// The removeNode() function takes a name and removes its corresponding virtual nodes 
  // from the virtualNode list.
  // We then resort the list to ensure a lowest to highest traversal order.
  public function removeNode($name)
  {
    for($i=0; $i<$this->nodeDistribution; $i++)
    {
      unset($this->virtualNodes[$name.$i]);
    }
    asort($this->virtualNodes, SORT_NUMERIC);
  }

  // The hashToNode() function takes a key and locates the node where its value resides.
  // We loop through our virtual nodes, stopping before the first one that has a
  // hash greater than that of the key’s hash.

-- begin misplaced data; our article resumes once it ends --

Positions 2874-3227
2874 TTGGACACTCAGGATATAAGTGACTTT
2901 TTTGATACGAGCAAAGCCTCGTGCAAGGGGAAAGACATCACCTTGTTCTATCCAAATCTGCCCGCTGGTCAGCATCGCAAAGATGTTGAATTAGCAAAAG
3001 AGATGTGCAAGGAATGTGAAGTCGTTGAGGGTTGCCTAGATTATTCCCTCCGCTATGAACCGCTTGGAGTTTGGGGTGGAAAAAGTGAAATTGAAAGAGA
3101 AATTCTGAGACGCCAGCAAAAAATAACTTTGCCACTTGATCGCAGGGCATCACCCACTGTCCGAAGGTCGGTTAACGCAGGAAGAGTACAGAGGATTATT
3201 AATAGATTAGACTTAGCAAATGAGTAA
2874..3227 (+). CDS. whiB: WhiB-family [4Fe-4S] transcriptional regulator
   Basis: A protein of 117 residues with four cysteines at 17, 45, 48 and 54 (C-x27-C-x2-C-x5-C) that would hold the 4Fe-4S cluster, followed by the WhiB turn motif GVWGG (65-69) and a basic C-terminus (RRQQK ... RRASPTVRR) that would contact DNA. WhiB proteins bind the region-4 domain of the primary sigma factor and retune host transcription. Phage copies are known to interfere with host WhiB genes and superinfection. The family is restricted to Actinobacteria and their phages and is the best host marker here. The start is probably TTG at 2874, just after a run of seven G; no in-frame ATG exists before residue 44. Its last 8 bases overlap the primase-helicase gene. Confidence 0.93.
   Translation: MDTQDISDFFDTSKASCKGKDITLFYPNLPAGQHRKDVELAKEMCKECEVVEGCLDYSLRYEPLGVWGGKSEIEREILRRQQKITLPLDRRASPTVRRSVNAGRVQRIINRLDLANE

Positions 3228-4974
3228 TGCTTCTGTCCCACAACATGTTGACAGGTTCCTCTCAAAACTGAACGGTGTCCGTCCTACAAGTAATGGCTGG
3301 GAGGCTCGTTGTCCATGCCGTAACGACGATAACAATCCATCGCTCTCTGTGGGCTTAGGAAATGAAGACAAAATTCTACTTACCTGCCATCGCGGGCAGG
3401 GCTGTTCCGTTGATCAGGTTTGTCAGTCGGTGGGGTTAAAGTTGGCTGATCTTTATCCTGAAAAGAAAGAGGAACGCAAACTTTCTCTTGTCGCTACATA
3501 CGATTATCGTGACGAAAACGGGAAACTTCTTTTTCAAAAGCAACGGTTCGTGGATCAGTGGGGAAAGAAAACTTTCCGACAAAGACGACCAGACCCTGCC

// If we come to the end of the virtual node list, we loop back to the beginning to 
  // form the conceptual circle.

  public function hashToNode($key)
  {
    $keyHashCode = base_convert(substr(md5($key, false),0,8),16,10);
    $virtualNodeNames = array_keys($this->virtualNodes);
    $firstNodeName = $virtualNodeNames[0];
    $lastNodeName = $virtualNodeNames[count($virtualNodeNames)-1];
    $prevNodeName = $lastNodeName;

    foreach($this->virtualNodes as $name => $hashCode)
    {
      if($keyHashCode < $hashCode)
        return $prevNodeName;

      if($name == $lastNodeName)
        return $firstNodeName;

      $prevNodeName = $name;
    }
    return $prevNodeName;
  }
}

// demo

$hash = new ConsistentHasher(array("node1","node2","node3","node4","node5"),10);
$hash->dump();

$hash->removeNode("node2");
$hash->dump();

$hash->addNode("node6");
$hash->dump();

echo $hash->hashToNode("testing123")."n";
echo $hash->hashToNode("key1111")."n";
echo $hash->hashToNode("data4444")."n";
?>